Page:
Around The World trick shot

Around The World

As you catch the ball you have to follow the balls path so they don't bounce on the racket

Andrea Fierro, head coach at Jonathan Markson Tennis’ Coach in Training programme in Brighton, shares his favourite trick

The Coach In Training programme, which is open to players aged 15 and over and held at Brighton University campus, includes a session which involves the trainee coaches learning new tricks. While it is lots of fun, it helps the trainees understand the learning process by turning them into a beginner again.

One of the skills the students attempt to master is the “Round The World” trickshot, which involves releasing multiple balls from the racket face and catching them again after moving the racket all the way around the balls in flight.

“To do the around the world trick first, you need to master the two main movements,” explains Fierro, who can perform the skill with six balls. “Firstly the toss, and secondly the racket movement around the ball.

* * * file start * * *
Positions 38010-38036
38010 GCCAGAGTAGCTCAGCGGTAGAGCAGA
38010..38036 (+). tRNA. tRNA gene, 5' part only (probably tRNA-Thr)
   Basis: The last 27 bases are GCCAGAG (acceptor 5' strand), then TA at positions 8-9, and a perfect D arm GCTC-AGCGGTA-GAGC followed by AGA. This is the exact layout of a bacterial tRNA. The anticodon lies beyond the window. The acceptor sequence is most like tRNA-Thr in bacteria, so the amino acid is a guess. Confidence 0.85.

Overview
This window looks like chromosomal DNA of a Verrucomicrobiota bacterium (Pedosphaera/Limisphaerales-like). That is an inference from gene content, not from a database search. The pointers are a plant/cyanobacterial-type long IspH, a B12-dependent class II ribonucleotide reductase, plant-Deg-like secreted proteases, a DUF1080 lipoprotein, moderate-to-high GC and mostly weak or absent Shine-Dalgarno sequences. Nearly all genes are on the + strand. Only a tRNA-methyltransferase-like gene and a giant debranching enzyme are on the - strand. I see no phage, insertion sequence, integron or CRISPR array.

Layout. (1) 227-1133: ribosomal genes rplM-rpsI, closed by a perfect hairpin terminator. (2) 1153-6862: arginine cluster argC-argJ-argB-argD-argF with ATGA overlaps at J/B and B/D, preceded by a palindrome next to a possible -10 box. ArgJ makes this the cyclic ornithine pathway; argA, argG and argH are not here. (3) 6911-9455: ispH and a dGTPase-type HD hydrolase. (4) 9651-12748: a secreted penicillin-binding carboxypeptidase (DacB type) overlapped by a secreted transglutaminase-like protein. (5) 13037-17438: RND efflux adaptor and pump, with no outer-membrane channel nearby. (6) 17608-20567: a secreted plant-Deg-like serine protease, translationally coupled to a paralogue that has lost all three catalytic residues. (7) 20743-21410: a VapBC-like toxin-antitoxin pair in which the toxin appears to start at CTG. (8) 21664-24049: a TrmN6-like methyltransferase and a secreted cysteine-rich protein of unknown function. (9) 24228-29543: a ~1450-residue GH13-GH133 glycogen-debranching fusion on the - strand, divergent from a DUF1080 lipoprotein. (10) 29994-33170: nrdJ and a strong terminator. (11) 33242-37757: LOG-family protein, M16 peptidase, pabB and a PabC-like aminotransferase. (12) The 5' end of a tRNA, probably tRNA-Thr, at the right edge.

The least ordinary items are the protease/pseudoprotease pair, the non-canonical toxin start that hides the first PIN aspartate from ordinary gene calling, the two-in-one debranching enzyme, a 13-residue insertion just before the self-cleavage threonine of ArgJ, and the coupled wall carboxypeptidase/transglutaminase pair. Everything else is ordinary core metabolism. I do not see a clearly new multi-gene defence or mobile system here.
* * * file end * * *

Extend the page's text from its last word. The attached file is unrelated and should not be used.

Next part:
“The most important thing about the toss is that it has to be high enough to have time to go around the ball, but not too much. You will start the racket movement around the ball as it is rising, so it can't be too high either. The more balls you use, the more of is important to toss the balls so that they stick together. As you can imagine, the more balls the more difficult it is to keep them all together.

“You have to hold the racket with two hands and you quickly have to move the racket over-in front and underneath the ball. As you catch the ball you have to follow the balls path so they don't bounce on the racket.”

Let’s Go Around The World

  1. Start the learning process with one ball. Hold the racket with two hands as in the photos, let the ball bounce and then catch it on the racket.
     
  2. Next step is learning the movement: toss the ball. As it bounces, place the racket away from your chest and have the ball bounce back up between your chest and the racket. Then place the racket underneath the ball and gently catch it.
     
  3. Once you have mastered the movement, try it without bouncing the ball.
     
  4. When you are confident with one ball, add another. Don’t let them bounce on the floor this time – go straight into the full action.
     

If you are interested in learning this trick or joining the Coach In Training programme in Brighton then find out more at marksontennis.com

 

Posted by: tennishead

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